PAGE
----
This was one of ten palaces in the Panama Pacific International Exposition of 1915 celebrating the completion of the Panama Canal, the vitality of world commerce, and San Francisco's recovery from the 1906 earthquake. The fair covered a square mile and ran from February through December. Because it was planned as a temporary exhibit, the statues were mostly paper mache while the buildings were wood plastered with gypsum and hemp. A few, including the elephants and fountain in Sausalito, still survive. Like the current Palace, they have been rebuilt in concrete from molds of the originals.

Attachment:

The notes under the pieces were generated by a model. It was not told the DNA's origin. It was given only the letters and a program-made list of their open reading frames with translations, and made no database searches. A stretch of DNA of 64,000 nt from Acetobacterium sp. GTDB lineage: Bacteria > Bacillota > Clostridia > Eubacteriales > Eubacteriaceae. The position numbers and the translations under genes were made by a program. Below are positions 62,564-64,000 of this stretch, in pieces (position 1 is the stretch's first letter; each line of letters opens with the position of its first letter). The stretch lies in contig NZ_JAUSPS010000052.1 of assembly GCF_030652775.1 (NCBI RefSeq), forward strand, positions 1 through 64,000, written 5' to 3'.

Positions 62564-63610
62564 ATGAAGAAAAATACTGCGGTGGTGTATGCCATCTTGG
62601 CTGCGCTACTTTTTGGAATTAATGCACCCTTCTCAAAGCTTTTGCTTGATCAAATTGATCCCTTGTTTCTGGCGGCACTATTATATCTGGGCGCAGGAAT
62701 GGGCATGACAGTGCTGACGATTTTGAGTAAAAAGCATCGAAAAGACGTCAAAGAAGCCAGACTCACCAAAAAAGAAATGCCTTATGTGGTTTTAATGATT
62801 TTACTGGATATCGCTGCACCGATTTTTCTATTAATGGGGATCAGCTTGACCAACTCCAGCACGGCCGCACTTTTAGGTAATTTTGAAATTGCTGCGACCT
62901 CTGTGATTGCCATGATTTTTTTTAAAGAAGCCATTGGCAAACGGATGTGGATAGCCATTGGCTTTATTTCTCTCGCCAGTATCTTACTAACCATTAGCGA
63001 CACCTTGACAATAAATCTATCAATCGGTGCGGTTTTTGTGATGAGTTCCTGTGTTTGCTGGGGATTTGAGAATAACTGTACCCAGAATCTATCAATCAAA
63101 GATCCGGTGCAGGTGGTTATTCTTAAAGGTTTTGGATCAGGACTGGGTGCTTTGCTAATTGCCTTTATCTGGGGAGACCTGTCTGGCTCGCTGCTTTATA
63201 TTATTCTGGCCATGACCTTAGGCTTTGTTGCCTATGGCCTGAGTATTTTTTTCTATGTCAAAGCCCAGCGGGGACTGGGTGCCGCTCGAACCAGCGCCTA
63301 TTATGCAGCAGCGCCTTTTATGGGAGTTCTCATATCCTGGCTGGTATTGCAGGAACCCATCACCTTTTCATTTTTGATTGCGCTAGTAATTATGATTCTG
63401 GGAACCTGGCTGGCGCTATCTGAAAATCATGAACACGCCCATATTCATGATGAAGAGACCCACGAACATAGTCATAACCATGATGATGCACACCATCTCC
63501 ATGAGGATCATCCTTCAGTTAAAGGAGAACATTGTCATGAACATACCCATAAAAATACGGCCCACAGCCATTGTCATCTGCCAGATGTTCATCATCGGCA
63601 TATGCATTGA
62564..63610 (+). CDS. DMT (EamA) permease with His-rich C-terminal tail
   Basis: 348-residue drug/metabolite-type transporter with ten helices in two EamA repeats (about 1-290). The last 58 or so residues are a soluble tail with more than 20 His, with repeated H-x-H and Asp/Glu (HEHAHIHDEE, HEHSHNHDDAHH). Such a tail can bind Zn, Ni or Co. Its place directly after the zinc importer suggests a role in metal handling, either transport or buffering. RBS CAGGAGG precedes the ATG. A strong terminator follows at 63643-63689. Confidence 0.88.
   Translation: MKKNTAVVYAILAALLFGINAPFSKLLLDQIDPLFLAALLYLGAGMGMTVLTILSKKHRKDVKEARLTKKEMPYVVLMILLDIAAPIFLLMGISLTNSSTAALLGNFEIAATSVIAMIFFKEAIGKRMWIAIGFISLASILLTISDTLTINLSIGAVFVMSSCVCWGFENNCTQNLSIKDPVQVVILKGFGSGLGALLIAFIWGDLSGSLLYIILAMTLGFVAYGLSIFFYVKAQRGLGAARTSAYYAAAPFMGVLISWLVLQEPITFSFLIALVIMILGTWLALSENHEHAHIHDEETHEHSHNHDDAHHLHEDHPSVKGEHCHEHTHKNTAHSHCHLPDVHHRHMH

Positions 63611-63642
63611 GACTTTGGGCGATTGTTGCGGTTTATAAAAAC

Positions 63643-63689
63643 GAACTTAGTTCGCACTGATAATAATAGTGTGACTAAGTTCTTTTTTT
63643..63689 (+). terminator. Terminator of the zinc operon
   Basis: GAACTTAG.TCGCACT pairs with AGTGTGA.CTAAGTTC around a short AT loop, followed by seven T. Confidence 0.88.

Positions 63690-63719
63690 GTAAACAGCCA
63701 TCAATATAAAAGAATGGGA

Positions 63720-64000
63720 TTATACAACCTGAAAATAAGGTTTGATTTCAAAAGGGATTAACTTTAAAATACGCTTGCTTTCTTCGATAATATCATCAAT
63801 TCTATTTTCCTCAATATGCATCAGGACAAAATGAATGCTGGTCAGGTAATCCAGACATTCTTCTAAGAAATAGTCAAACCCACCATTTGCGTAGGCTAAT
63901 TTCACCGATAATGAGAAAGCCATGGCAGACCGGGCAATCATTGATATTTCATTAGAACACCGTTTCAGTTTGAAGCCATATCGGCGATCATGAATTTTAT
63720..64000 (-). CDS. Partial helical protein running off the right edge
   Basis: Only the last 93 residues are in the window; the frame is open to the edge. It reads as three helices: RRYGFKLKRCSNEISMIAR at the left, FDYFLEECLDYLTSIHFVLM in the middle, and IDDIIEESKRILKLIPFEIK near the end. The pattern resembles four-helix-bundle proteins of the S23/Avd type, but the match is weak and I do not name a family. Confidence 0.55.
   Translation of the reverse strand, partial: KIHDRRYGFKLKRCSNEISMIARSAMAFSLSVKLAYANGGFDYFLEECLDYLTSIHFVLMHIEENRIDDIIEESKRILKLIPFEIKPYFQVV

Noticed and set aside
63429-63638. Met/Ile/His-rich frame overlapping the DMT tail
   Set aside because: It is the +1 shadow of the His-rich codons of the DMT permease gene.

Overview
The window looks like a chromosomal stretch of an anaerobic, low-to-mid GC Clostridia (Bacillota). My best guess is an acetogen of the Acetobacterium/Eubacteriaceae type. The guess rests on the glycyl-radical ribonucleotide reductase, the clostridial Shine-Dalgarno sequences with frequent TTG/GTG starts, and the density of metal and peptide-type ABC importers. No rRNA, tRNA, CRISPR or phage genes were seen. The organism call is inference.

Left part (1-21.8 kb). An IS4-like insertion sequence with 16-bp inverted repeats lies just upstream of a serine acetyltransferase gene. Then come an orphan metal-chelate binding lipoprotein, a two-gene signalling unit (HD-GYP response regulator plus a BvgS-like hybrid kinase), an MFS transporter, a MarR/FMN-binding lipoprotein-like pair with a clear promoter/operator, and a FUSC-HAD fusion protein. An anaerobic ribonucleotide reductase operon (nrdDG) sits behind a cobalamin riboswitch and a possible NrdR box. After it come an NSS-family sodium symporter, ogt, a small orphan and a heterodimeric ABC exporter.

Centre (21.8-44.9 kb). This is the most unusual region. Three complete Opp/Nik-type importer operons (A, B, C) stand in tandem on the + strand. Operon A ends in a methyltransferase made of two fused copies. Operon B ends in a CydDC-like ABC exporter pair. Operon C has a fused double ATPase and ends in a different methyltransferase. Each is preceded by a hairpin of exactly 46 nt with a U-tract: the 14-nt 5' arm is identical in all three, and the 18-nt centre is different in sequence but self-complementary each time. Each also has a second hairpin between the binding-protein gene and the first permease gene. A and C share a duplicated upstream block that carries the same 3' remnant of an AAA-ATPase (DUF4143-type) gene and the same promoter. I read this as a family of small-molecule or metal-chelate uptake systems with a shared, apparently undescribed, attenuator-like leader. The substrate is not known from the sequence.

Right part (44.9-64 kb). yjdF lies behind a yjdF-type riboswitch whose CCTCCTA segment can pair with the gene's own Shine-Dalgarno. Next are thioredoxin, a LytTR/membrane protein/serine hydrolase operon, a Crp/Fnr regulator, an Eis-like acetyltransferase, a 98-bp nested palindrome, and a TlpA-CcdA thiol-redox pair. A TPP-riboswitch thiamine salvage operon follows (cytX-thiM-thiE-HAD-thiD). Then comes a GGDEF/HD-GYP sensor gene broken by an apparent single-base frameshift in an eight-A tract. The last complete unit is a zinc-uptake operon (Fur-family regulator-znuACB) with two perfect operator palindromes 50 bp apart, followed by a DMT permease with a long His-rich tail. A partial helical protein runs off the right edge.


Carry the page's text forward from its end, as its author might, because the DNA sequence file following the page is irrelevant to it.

|The Palace of Fine Arts, San Francisco|
|Weeping Maidens top each set of pillars on the colonnade at the Palace of Fine Arts.|
A day ticket cost 50 cents; an annual pass cost $10. I learned that Ansel Adams was given an annual pass by his father with instructions to attend daily and learn about the different countries, technologies and scientific wonders. (He still studied composition, grammar, and music at home in the evenings.)
We ran into this lovely group of friends celebrating the Exposition in authentic regalia complete with pennants.
|Historically dressed for the 1915 Exposition.|
Enjoy the day,